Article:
EU ministers split over sales tax cuts

September 13, 2008
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, France, September 13 – EU finance ministers clashed Saturday on whether to shake up European sales tax rules to allow especially reduced rates for targetted services and products.

The European Union has long debated the merits of allowing such reduced value added tax rates, but efforts to change existing rules have stalled in the face of resistance, mainly from Germany but also from Austria and Denmark.

"It\’s difficult" to overcome the differences, said Belgian Finance Minister Didier Reynders as he arrived for a meeting with his EU counterparts in the southern French city of Nice.

"But I\’m sure that it is important to (reduce rates) because there are some sectors with a very important capacity to give more jobs to the people, like in the restaurants. Why not reduce rates?" he added.

"We have expressed a certain degree of scepticism," said Austrian Finance Minister Wilhelm Molterer said. "We have doubts that consumers get the benefits of the tax cuts."

Currently, EU governments can only apply temporarily a reduced VAT rate as low as 5.0 percent on products or services from a list under strict rules. However, many member states have obtained over the years various temporary derogations for various services.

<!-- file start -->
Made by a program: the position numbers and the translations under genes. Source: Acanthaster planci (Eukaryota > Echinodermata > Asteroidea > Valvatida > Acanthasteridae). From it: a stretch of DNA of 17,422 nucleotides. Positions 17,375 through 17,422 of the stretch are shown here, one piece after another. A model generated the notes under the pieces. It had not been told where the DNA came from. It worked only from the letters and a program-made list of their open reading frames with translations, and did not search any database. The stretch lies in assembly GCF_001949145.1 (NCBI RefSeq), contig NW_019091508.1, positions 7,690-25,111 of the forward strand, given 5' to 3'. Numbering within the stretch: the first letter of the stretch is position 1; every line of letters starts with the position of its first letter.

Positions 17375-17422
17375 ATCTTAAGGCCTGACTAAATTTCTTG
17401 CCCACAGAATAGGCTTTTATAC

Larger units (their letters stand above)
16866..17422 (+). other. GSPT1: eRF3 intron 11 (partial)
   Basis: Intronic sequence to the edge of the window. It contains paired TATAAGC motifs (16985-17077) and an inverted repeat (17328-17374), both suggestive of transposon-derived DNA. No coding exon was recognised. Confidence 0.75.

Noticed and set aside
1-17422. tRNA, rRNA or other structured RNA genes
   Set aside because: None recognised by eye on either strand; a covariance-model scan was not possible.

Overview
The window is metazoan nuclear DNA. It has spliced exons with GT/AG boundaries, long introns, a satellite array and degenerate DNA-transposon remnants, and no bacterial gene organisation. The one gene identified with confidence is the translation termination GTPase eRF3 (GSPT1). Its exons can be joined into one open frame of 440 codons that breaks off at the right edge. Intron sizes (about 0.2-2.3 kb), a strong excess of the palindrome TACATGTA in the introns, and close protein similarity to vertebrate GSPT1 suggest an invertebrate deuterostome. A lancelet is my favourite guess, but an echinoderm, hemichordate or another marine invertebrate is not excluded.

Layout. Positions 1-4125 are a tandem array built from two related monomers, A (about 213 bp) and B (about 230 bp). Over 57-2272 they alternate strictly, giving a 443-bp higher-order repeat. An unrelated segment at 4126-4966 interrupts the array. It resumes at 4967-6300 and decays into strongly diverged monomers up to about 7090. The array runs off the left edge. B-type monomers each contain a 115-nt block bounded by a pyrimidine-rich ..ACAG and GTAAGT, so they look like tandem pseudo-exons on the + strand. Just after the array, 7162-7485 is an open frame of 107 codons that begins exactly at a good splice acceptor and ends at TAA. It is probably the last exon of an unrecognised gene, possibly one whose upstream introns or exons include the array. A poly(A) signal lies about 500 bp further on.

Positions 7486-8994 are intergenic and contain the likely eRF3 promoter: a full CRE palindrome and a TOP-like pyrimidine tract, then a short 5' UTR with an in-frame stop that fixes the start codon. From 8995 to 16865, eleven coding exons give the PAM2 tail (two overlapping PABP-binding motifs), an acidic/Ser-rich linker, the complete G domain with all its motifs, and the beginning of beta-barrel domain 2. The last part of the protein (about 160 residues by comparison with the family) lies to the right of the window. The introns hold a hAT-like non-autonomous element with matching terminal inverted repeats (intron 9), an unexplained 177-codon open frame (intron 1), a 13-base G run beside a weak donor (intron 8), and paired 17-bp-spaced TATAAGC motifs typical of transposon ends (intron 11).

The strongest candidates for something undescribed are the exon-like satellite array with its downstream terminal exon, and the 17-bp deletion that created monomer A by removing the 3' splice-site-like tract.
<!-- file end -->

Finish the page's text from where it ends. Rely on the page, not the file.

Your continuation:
Normally EU countries cannot apply a VAT rate of less than 15 percent in order to avoid big price discrepancies across what is supposed to be the EU\’s single cross-border market.

Much to Berlin\’s discontent, the European Commission weighed into the debate about VAT in July by proposing to make it easier to apply reduced rates in a greater number of labour-intensive or locally supplied services than currently allowed.

Changing EU tax rules requires the unanimous support of all 27 EU member states.

During the debate in Nice, German Finance Minister Peer Steinbrueck said there were still too many open questions about the merits of targetted reduced rates to expand it to more services and products, according to one official.

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